SEC is discussing ‘technical details’ of Bitcoin EFTs ahead of approval
Discussions between the U.S. Securities and Exchange Commission (SEC) and asset managers seeking to list Bitcoin exchange-traded funds (ETFs) have reportedly advanced to key technical details.
This development suggests that the SEC may be moving closer to approving these products, according to industry executives.
Thirteen firms, including Grayscale Investments, BlackRock, Invesco, and ARK Investments, have pending applications with the SEC for ETFs that would track the price of Bitcoin. These ETFs are seen as a regulated way for investors to gain exposure to Bitcoin’s price movements.
In the past, the SEC has rejected Bitcoin ETF applications, citing concerns about investor protections. However, a court ruling in August found that the SEC was wrong to reject Grayscale’s application to convert its Bitcoin trust into an ETF. Since then, the SEC has been engaging with ETF issuers on substantive details, some of which are typically discussed near the end of the ETF application process.
Grayscale Investments CEO Michael Sonnenshein stated that that the agency’s questions indicate an eagerness to make progress on the issue. Several firms, including BlackRock and Fidelity, have filed for spot Bitcoin ETFs, and the Grayscale court decision could influence the SEC’s decision.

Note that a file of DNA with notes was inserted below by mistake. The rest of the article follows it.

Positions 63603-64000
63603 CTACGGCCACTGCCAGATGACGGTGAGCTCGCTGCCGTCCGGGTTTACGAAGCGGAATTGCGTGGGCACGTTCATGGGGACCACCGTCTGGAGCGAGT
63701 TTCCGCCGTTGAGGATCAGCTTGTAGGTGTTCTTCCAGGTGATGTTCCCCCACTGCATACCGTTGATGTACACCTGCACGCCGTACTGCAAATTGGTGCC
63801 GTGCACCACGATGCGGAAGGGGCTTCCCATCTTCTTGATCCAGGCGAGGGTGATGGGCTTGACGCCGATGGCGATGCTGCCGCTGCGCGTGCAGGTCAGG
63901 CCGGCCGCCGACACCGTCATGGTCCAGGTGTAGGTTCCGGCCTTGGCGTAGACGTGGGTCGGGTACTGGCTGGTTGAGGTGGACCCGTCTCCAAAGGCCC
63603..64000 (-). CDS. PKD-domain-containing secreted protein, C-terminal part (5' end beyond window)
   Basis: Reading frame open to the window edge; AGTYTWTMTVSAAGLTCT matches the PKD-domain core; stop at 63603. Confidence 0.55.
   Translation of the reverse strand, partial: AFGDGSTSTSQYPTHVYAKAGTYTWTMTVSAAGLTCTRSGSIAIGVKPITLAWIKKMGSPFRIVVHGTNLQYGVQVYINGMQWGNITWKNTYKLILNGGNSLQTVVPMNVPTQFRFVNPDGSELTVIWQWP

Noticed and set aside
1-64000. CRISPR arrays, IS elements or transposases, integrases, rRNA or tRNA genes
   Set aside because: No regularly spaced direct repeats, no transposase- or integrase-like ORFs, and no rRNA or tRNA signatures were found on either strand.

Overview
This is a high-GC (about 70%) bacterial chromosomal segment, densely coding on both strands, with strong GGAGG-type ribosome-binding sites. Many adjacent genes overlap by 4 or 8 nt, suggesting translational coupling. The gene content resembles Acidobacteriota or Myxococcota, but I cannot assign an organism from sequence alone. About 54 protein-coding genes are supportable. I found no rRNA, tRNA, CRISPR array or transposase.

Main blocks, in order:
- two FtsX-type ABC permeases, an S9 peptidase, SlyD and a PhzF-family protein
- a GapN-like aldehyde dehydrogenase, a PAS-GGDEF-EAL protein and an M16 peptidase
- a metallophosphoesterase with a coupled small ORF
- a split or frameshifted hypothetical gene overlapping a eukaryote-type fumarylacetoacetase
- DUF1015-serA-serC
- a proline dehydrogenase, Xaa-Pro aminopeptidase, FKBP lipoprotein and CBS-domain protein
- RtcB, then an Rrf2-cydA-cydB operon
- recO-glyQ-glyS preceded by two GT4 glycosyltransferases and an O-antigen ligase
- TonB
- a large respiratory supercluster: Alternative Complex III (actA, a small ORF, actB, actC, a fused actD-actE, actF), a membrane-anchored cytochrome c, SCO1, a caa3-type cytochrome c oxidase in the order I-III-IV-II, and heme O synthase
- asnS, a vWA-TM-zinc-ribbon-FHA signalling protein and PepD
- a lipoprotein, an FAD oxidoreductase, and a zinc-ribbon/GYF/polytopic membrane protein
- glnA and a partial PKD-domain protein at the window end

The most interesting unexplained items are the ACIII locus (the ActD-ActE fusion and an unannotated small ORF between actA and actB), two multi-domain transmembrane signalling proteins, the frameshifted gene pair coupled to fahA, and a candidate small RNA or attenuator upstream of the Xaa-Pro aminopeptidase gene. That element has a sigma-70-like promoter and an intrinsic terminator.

While the SEC’s Chair, Gary Gensler, has been critical of cryptocurrencies and cited concerns about fraud and manipulation, the increasing interest in the asset class and the involvement of legacy institutions like JPMorgan in the crypto space suggest that cryptocurrencies are here to stay.
JPMorgan Chase & Co.’s proprietary digital token, JPM Coin, is set to expand its use case by facilitating interbank transactions on Partior, a blockchain ledger developed in collaboration with DBS Bank, Temasek, and Standard Chartered. This indicates the bank’s interest in blockchain and digital assets despite its CEO Jamie Dimon’s public opposition to cryptocurrencies.
Opinions are divided on the SEC’s next steps towards crypto-based ETF proposals. Some view the regulator’s decision not to appeal in the Grayscale case as a positive sign. In contrast, others remain skeptical, hinting that SEC Chair Gary Gensler might have unforeseen plans.
While the SEC has approved investment products tied to cryptocurrency futures in the past, it has not yet given approval for a spot Bitcoin (BTC) or Ethereum (ETH) ETF on a U.S. exchange. If the commission approves a spot BTC ETF, it could proceed with approving ETFs from multiple firms simultaneously, according to Bloomberg ETF analyst James Seyffart.